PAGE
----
This was a South Korean model which has been tremendously profitable and successful there. It had not been implemented in China until CDC brought it there. And it's been hugely successful. They've actually been taking market share from some of the other players, and really changing the game in terms of online gaming. So what's happening with CDC is that they're in the process of splitting the company into two pieces. There is going to be one piece, which is just a software business, which is a good, profitable solid business for them, and the other one which is this faster-growing gaming business.

 

Q: What is the potential upside?

 

A: We think that if you look at the value of the company split into its two pieces, it's almost 50% higher than the stock price today. So, investors in CDC stand to benefit from this splitting of the company into these two component pieces and the recognition by the market of the true value of this tremendous gaming operation.

 

The second company is Shanda Interactive, previously mentioned. They are one of China's leading online gaming companies, and they have recently moved toward this free-to-play model. The stock was a severe disappointment over the past two to three years as the company became distracted by a hardware initiative where they were rolling out a consumer electronics product that was a brain center for home entertainment, where you would connect your gaming console, DVD player, TV, and Internet, and it would be a hub for home entertainment. That was a failed business strategy and luckily the company is turning away from it, and you've started to see the stock react. It's moved from around 15 to 22, and we think it's got a lot further to go as people realize the value of this change in their gaming business more along the lines of Chinadotcom, toward this free-to-play. The company recently reported very strong results, and the market reacted well, but we think there's still very good upside from where we are today in Shanda.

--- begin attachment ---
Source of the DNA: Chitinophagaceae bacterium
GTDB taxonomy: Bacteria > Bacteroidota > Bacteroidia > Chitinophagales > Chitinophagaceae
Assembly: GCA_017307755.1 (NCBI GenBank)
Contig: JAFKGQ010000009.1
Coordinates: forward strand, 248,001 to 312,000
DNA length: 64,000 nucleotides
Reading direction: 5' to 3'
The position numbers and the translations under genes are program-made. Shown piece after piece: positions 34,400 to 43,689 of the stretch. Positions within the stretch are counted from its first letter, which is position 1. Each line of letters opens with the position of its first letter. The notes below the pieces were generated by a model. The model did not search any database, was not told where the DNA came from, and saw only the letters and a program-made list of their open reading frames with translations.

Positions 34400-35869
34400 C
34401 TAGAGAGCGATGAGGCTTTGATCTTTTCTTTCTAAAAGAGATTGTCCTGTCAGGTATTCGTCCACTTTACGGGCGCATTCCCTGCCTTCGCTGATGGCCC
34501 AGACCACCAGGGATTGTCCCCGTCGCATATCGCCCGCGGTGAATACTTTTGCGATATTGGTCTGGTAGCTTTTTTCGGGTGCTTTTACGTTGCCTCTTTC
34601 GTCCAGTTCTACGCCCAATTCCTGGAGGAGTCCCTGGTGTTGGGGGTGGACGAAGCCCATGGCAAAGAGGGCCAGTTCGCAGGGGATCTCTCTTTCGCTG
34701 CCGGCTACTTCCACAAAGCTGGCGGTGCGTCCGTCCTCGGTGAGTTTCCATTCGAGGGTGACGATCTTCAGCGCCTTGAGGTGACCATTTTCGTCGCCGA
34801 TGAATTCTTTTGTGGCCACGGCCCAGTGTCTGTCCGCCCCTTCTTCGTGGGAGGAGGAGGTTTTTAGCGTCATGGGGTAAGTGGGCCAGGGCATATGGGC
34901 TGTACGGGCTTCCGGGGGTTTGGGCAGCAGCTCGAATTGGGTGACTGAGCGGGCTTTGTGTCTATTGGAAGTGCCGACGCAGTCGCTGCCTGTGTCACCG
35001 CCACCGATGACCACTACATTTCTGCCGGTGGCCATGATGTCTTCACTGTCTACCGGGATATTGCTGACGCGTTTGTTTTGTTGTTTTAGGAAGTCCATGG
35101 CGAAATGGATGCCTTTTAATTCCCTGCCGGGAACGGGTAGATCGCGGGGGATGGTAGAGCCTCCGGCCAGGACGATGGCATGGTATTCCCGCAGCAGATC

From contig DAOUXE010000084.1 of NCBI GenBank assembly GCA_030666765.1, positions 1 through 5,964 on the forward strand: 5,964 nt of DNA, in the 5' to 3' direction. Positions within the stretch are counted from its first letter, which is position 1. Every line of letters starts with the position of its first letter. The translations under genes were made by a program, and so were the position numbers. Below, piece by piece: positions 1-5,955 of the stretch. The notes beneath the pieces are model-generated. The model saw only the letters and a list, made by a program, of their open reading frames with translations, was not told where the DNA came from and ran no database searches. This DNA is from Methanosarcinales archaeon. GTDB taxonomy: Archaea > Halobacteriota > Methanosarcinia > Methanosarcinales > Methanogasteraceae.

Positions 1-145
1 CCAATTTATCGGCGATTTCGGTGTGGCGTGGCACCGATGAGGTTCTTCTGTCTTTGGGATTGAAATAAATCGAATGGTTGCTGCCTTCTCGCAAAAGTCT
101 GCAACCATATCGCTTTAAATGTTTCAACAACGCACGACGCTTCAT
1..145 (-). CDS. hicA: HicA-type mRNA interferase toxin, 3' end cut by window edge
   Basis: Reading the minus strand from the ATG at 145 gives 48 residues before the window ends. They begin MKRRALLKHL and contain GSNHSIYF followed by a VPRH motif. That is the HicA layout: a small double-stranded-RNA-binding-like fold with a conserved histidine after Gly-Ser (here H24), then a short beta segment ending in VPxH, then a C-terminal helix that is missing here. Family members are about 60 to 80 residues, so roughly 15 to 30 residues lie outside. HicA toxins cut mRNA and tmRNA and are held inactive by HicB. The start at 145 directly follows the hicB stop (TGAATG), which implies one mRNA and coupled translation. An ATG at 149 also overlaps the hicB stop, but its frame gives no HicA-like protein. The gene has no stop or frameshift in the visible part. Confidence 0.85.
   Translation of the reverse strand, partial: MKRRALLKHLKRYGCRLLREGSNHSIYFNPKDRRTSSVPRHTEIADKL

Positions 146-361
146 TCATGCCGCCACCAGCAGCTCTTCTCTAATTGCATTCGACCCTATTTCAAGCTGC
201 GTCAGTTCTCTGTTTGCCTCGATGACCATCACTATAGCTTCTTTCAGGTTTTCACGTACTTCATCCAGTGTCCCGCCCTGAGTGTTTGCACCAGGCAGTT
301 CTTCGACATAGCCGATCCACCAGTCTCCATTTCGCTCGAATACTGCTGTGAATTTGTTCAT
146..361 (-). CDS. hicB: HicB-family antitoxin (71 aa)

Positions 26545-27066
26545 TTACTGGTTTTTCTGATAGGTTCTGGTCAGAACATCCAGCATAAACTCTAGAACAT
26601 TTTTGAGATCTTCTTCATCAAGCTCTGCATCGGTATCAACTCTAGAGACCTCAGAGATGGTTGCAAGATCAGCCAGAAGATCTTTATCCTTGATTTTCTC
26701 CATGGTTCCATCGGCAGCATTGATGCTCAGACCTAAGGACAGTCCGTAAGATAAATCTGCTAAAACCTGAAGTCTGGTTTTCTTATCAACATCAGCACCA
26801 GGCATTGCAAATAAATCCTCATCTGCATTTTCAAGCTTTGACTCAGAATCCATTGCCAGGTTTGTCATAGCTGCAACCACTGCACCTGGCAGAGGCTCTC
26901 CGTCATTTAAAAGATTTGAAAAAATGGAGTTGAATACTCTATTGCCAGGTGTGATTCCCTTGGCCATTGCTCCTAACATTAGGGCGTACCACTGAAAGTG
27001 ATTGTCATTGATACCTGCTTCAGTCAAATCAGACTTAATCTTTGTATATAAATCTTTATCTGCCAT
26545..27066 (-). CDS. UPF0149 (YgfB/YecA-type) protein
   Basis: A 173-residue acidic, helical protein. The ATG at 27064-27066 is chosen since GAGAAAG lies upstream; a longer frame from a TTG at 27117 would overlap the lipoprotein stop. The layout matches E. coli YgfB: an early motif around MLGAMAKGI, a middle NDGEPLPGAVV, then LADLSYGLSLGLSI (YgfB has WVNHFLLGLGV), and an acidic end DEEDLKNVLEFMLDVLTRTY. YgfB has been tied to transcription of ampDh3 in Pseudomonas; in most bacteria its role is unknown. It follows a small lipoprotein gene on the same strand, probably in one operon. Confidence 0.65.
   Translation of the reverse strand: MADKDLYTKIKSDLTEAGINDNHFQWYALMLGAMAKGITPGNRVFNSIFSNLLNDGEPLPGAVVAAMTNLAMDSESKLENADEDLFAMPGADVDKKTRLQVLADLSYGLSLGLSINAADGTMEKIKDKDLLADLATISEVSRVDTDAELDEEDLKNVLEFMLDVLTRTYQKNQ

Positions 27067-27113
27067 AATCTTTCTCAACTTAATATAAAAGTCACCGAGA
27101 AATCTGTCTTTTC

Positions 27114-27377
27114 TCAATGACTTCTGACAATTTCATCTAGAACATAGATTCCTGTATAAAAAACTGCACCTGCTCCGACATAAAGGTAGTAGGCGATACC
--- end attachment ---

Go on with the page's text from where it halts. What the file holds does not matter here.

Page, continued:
Q: What about the bubble in the domestic markets impacting these stocks?

 

A: Those two names are a little bit separate from the domestically listed lower-quality stocks that have participated in this Shanghai and Shenzhen bubble in the market that's developing. We're hoping that the secular growth these companies are enjoying offsets the impact of a potential correction in China. But we encourage investors to get to know these names, and other names in China which we'll continue to highlight in China Investment Opportunities, and look for their buying opportunities if there is a correction in China, because we continue to believe that China offers the best investment opportunity in the world today.